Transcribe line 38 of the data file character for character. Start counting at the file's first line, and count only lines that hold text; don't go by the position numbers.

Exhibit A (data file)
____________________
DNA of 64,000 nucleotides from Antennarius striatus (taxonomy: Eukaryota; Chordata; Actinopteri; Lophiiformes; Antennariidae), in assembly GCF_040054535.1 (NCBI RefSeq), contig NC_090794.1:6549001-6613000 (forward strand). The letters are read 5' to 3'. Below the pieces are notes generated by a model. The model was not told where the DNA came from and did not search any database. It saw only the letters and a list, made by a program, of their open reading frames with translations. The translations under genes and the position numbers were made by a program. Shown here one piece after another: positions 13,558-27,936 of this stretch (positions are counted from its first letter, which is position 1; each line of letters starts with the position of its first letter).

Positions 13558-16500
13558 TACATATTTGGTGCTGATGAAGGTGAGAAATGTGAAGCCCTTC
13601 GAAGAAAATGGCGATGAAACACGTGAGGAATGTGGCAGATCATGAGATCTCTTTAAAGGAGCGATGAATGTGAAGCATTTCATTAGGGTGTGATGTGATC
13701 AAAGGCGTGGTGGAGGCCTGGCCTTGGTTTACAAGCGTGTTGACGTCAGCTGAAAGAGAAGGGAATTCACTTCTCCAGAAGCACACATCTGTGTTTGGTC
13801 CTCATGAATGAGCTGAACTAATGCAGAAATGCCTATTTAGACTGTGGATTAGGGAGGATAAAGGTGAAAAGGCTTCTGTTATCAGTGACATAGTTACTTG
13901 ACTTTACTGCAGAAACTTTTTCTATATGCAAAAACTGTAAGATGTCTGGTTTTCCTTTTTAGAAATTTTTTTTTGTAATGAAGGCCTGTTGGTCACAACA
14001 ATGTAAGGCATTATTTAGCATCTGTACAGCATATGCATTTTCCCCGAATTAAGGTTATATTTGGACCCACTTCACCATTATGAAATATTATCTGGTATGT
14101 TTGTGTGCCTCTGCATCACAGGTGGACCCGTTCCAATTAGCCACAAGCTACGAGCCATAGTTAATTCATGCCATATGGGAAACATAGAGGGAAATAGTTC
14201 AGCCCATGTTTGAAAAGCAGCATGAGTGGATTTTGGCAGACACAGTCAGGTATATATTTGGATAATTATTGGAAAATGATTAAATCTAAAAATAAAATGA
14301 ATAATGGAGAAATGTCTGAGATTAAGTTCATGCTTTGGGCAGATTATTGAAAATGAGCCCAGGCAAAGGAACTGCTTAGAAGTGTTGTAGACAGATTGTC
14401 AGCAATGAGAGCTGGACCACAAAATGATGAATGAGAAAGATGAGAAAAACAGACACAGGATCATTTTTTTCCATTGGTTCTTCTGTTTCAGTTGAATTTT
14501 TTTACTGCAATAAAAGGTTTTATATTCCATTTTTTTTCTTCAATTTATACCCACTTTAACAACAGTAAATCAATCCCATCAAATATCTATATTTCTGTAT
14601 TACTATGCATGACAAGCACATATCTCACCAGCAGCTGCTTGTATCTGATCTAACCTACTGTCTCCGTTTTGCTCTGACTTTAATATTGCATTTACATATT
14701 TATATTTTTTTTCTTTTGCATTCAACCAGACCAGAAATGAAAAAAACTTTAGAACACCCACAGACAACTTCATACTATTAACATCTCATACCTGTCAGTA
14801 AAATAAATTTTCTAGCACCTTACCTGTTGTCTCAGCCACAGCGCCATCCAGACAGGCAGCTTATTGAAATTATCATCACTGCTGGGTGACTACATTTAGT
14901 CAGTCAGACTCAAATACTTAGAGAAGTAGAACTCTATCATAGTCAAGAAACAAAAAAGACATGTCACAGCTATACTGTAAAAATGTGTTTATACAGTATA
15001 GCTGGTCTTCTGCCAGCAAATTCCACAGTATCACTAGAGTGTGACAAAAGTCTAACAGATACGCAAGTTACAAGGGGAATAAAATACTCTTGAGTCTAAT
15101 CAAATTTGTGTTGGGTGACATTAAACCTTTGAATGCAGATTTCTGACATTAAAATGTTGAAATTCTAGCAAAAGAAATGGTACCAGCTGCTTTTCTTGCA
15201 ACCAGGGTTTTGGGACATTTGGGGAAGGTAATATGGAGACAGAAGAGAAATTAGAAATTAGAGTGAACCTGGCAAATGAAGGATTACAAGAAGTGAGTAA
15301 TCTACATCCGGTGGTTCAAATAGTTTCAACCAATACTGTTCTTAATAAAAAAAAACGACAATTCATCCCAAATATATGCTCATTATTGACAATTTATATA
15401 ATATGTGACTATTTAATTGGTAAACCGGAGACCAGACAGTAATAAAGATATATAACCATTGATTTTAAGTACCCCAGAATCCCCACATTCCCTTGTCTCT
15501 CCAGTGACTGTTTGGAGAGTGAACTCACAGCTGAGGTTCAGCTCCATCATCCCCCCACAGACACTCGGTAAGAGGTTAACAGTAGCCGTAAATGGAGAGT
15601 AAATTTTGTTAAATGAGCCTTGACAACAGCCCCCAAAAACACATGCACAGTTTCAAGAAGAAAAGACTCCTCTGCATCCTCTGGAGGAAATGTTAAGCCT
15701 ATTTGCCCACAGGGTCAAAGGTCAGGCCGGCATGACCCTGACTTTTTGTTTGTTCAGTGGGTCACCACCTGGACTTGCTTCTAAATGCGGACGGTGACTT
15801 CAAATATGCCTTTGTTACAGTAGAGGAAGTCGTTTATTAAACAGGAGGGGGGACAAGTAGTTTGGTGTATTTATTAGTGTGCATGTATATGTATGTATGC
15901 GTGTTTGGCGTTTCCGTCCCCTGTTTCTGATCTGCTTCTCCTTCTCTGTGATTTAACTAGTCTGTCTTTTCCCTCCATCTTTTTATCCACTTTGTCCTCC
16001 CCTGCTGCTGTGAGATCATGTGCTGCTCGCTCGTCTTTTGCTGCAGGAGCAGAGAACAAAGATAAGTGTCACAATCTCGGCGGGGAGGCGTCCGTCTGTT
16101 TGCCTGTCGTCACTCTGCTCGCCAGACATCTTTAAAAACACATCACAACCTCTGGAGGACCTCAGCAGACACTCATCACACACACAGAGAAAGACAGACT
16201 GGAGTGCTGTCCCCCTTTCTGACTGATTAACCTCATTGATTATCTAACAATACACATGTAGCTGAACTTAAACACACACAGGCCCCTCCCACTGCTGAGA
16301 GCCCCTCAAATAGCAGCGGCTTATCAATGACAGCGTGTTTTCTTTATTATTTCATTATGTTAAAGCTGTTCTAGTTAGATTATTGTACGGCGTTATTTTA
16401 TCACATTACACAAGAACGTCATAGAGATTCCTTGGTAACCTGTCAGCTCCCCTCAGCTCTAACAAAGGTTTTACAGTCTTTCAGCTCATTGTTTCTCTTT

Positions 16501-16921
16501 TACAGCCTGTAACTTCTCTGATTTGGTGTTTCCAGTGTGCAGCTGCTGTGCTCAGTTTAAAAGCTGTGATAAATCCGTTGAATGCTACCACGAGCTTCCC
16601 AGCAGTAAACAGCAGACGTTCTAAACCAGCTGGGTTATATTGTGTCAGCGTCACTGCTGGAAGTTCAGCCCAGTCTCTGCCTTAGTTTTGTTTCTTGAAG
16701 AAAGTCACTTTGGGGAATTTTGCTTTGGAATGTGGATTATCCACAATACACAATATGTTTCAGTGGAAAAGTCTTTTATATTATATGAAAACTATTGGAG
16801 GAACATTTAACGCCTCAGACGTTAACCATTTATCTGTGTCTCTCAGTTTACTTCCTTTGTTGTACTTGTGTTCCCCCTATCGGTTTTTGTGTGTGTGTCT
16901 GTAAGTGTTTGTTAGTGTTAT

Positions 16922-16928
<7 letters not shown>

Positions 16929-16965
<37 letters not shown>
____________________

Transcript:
16901 GTAAGTGTTTGTTAGTGTTAT